Health

The Northern Kentucky Health Department is urging area residents to consider vaccinations for infants and booster shots for older children and adults who spend time around infants. The Department says the increasing number of whooping cough cases reported recently is a reason to be concerned.

A decades-long court fight between a Christian health organization and the Kentucky state government is drawing the ire of some Tea Party activists. Christian Care MediShare allows people to sign up for accounts and pay into a shared fund, then draw money to pay medical expenses. The state Supreme Court has ruled that MediShare is an insurance company and is not allowed religious exemptions to state law.

Safety experts usually urge motorcycle riders to wear helmets, but the National Highway Traffic Safety Administration is urging motorcyclists not to wear the 5x5 brand, SA-08 model helmet. That product fails to meet federal head protection requirements.

A report released by the Kentucky Division of Water says violations involving contaminants and treatment dropped from 2010 to 2011 in the Commonwealth. The Annual Compliance Report is required by the federal Safe Drinking Water Act.

Groundbreaking ceremonies took place in Bowling Green Wednesday for a Health Sciences Complex that will be constructed on the campus of the Medical Center. Those speaking at the ceremony stress that  the new structure will help to provide instruction for nursing and physical therapy students at WKU.

A blood center serving six hospitals in our region is putting out the word for type A Negative blood donations. The Western Kentucky Regional Blood Center works with hospitals in Breckinridge, Caldwell, Christian, Crittenden, Daviess, and Ohio counties.

A Kentucky law firm that specializes in nursing home abuse cases is pushing back on nursing home company Extendicare’s claim that the state’s legal environment is causing it to pull back its operation.

The latest Tennessee Men’s Health Report Card is out, with mostly bad news for the Volunteer State. Tennessee men get F’s for a host of mortality measures, including deaths by lung, head, and neck cancer, liver disease, motor vehicle accidents, suicides, and homicides.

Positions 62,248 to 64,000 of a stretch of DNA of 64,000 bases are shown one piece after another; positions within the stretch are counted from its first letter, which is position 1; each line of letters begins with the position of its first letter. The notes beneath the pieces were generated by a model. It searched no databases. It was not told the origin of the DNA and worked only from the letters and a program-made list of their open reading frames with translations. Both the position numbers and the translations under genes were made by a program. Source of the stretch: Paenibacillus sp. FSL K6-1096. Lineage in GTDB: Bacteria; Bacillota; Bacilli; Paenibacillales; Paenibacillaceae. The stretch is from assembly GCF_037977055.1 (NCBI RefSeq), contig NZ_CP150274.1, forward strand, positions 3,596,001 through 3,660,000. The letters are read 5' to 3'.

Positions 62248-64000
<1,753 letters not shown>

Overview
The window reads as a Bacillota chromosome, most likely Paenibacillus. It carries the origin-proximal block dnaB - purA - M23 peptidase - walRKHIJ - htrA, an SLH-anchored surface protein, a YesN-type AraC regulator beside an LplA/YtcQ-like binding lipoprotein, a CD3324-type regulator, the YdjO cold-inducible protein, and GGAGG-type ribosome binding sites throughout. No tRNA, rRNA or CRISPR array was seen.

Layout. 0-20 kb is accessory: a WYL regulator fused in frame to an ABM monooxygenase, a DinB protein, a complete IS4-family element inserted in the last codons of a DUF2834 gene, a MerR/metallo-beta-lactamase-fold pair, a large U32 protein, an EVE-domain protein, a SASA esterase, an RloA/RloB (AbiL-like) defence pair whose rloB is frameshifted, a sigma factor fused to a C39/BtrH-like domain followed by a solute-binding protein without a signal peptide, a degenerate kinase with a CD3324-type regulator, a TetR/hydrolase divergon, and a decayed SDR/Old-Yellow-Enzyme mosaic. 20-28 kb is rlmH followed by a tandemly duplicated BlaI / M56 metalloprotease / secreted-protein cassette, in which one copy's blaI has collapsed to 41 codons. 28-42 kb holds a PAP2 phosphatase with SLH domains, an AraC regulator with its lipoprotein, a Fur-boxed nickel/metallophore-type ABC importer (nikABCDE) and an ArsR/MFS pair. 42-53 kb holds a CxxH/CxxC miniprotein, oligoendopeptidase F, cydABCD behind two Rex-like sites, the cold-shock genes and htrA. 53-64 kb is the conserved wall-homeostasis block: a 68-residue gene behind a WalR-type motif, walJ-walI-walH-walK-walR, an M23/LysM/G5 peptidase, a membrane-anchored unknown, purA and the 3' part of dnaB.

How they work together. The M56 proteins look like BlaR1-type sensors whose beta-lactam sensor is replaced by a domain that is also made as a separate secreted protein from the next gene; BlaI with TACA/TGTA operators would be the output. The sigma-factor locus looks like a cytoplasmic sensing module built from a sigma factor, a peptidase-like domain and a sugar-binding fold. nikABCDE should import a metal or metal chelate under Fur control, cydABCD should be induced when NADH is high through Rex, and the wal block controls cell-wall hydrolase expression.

A continued contract dispute between an Eastern Kentucky hospital network and the largest private Medicaid operator in the state is leading to confusion in the region. CoventryCares and Appalachian Region Healthcare are locked in a legal dispute over a new contract, with another court hearing scheduled for Tuesday.

The Consumer Product Safety Commission says Kentucky currently ranks second in the nation in terms of fatal All Terrain Vehicle accidents. Randy Chrisman of the Kentucky Farm Bureau's Safety and Rural Health Advisory Committee says residents of the state need to remember that ATVs are "powerful machines that can cause serious injuries" if they aren't used properly.

A Western Kentucky health board is considering a new policy that would require restaurants to prominently post a letter grade corresponding to their department inspection scores. 

A major nursing home chain is leaving Kentucky. Extendicare Health Services says its decision is the result of increased litigation and the recent General Assembly's inaction on tort reform. Extendicare has 21 skilled nursing centers and more than 1,700 beds in Kentucky.

A Kentucky lawmaker says implementation of a federal mandate to allow private companies to compete for Medicaid contracts in Louisville could be delayed. Currently, Medicaid in Louisville and the surrounding area is managed by the private company Passport Health Plan. But the federal government has ordered Kentucky to open the area to competition. And the company United Healthcare is already attempting to gain a foothold in the region.

After months of mounting problems, State Auditor Adam Edelen says he will launch a full investigation into Kentucky’s statewide Medicaid Managed Care system. Edelen created a Medicaid task force in February after taking a first look at the managed care system. He also gave recommendations to managed care companies, health care providers and the state on how to make the system run better in the future.

Gordon Wilkerson, OMHS

A medical team in Owensboro is preparing to use a robotic surgical unit to perform a single-incision gall bladder removal. Friday's procedure at Owensboro Medical Health System will use a device known as the da Vinci Surgical System, which has been in use there since 2009.

Pages